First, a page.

Fireside Chats: Connections

I’m a teacher at heart.

A few weeks ago, the question came up about how we respond to requests to connect from someone who just uses the default request form on one of the social media sites. Nothing personal is written, and no particular reason is given for wanting to connect — there’s just that default request to connect.

The writer mentioned not accepting anyone’s request if there was no personal note to say why a connection was wanted. And apparently the writer sometimes let the other person know why their request to connect was being declined.

I was surprised at that, because to me it doesn’t matter. Someone who writes a personal note to connect does catch my eye. But does that mean that person is more worthy of being a connection than someone who clicks “ask Susan Rooks to connect”?

No. Not to me.

Here’s my deal: I’m a teacher at heart. I teach American grammar and other “exciting” communication skills courses, and I love what I do. My goal from the beginning of this blogging effort (over two years now) has been to reach as many readers as I can. Why?

Because I want to help all business pros look and sound as smart as they are.

It’s hard enough to persuade / convince writers that a professional should look over their work regularly (or at least occasionally) to make sure they’re not shooting themselves in the foot by leaving out words, using the wrong words, or making any type of goof that will reflect badly on them as writers and experts in their field.

How much harder would it be if from the beginning you didn’t like me? That you found me standoffish or remote? Since my job sometimes means I have to persuade a client to use a different word or phrase to make a point, believing that I have your best interests at heart is critical for our mutual success.

I’ve been mulling this whole thing over for a few weeks, and for whatever reason, I suddenly thought of my folks mentioning FDR’s Fireside Chats to me when I was just a kid. (Yeah, sometimes my brain amazes — amuses — me, too.)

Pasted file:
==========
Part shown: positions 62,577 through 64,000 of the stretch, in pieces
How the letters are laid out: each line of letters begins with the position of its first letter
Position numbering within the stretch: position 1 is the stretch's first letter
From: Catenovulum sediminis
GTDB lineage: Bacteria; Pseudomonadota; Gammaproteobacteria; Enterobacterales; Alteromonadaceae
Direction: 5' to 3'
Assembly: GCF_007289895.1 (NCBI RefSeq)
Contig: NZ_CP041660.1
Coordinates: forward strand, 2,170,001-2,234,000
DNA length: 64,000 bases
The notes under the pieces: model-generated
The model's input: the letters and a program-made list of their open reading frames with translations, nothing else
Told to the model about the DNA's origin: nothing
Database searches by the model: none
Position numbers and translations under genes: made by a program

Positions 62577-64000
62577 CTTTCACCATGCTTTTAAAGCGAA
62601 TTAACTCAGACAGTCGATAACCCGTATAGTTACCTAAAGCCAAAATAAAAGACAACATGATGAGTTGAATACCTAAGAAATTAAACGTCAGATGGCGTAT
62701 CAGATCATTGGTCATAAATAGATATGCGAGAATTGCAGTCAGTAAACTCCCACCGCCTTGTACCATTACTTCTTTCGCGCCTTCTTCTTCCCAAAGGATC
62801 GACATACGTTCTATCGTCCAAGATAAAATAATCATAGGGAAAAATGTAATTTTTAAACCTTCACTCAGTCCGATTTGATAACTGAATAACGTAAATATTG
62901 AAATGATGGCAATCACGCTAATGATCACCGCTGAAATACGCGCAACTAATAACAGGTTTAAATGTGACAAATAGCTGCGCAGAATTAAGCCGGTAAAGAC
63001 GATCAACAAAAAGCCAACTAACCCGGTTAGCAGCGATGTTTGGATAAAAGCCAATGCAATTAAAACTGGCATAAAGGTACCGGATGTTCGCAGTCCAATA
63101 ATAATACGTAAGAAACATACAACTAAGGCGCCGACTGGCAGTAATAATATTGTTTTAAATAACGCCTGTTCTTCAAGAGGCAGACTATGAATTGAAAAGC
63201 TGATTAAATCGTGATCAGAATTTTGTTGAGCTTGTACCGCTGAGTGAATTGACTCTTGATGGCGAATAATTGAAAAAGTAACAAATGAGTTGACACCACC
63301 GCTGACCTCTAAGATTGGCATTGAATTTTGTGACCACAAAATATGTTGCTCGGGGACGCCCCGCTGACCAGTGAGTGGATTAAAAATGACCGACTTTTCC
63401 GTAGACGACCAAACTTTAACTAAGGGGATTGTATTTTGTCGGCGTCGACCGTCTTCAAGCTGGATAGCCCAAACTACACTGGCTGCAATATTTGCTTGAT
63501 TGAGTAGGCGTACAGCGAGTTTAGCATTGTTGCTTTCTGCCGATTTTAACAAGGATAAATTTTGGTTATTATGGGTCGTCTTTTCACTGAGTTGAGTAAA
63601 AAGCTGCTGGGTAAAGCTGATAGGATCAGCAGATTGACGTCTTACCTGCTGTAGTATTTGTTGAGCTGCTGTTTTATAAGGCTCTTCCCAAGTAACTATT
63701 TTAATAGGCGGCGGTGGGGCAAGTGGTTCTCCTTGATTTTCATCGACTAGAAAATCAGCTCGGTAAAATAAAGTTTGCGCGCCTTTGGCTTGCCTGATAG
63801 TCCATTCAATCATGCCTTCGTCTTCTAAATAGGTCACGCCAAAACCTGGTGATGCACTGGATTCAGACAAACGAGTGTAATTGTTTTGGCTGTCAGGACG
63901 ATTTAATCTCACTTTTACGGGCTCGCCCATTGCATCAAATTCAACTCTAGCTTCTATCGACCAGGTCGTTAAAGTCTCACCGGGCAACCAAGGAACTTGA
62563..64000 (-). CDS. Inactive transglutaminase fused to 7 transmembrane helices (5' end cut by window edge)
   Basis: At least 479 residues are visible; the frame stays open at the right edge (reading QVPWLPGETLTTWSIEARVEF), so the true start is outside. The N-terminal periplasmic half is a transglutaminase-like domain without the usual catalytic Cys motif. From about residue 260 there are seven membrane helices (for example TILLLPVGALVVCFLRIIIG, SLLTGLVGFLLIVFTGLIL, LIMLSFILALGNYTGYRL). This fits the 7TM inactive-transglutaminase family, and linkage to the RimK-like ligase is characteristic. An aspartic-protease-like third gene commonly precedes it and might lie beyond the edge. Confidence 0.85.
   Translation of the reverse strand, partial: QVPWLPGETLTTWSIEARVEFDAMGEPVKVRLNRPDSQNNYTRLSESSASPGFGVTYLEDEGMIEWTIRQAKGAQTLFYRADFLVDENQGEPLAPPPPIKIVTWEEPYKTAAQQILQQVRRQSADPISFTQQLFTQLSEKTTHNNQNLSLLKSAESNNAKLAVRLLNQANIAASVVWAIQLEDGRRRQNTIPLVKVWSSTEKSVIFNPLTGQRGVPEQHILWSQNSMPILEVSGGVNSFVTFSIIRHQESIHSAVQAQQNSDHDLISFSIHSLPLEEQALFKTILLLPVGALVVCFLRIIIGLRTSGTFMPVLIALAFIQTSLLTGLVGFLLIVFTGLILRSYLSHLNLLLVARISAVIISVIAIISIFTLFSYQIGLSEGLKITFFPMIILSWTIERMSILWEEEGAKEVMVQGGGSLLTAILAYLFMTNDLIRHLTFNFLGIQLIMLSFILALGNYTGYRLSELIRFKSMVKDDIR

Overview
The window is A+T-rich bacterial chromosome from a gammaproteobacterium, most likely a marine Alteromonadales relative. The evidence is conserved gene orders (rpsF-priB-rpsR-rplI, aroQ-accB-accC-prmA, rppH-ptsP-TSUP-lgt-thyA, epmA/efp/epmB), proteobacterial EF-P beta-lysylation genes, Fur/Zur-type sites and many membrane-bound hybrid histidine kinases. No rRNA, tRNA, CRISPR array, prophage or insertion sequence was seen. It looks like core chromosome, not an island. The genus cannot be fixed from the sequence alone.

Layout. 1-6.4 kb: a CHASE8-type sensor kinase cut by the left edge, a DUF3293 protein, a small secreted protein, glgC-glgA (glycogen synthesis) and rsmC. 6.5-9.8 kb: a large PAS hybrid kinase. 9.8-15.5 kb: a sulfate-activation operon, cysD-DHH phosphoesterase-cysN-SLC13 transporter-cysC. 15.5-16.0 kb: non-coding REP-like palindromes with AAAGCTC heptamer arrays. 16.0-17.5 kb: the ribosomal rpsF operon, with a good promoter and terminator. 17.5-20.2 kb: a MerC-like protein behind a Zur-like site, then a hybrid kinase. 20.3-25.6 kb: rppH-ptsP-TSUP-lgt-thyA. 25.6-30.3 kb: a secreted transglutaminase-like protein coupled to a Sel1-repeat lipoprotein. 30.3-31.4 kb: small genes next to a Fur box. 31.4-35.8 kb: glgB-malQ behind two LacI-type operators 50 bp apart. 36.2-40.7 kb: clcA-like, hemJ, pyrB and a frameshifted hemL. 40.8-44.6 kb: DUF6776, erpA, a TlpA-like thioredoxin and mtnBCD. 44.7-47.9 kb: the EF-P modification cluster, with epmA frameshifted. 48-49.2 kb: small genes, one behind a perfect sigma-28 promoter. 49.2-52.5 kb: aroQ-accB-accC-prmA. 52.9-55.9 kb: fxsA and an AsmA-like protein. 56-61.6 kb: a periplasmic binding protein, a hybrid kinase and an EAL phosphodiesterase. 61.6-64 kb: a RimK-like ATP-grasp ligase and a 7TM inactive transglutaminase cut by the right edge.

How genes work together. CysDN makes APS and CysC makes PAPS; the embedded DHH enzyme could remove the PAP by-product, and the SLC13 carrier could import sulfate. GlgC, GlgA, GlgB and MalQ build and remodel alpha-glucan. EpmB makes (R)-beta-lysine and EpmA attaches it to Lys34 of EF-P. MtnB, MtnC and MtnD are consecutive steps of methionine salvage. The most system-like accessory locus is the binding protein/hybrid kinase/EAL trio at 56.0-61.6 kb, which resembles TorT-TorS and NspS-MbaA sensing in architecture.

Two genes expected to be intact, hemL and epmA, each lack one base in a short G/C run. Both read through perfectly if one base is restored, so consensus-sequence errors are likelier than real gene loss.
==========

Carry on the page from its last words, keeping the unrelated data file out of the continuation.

My folks talked a little about listening to the chats back in the early ’30s, when they were both old enough to marvel that the president of the U.S. would talk to so many Americans about what was going on in the U.S. in such an informal manner.

It was a marvelous use of radio, something that apparently 90% of Americans had access to by then, and for those who did it was a way to learn more about the man who would go on to be our only 4-time president.

He began many of the nighttime chats with the greeting “My friends,” and referred to himself as “I” and the American people as “you” as if addressing his listeners directly and personally.

Of course, not everyone agreed with FDR and his policies, but what my folks remembered most was how FDR sounded when he spoke. Folksy. Friendly. Familiar. They said their own parents often felt comforted by the thought that FDR was doing all he could to get the country out of the Great Depression.

Why is this important? Because he was seen as one of the family. One of the good guys. Sure, he was the president, but the way he spoke in these chats, the language he used, and the stories about our Founding Fathers that he wove into his speeches made him sound reassuring in the midst of great pain (the Great Depression) in the country — something many of his listeners apparently appreciated.

From the wondrous Maya Angelou:

I’ve learned that people will forget what you said, people will forget what you did, but people will never forget how you made them feel.

How many of us see the value in being a regular Jane or Joe? Not leading by dominating and making others feel dumb, but by helping? By treating others with great respect, as we would have them do with us? Wouldn’t we want to be seen as we truly are: welcoming, and someone others want to hang around, to talk with, listen to — to hire?

For me, it all comes down to perception: If I make you feel unworthy in some way, you aren’t likely to want to work with me. You’ll just move on to someone else who makes you feel welcome and valued. Even worse, I will have gone against what I truly believe: Showing kindness is the only way to behave. I would go against my principles if I were to knowingly hurt another person.

And I just can’t see a downside to accepting 99% of the invitations I get to connect. Isn’t that why we’re all on these blogging platforms? To connect with others? Let’s face it: We never know who knows exactly the right person for us and our company; why would we not be happy to connect with so many others?

The best part is that I learn from many others who are smart in areas I’m not, something I’m really grateful for.

What are your thoughts on this?

Originally published at medium.com

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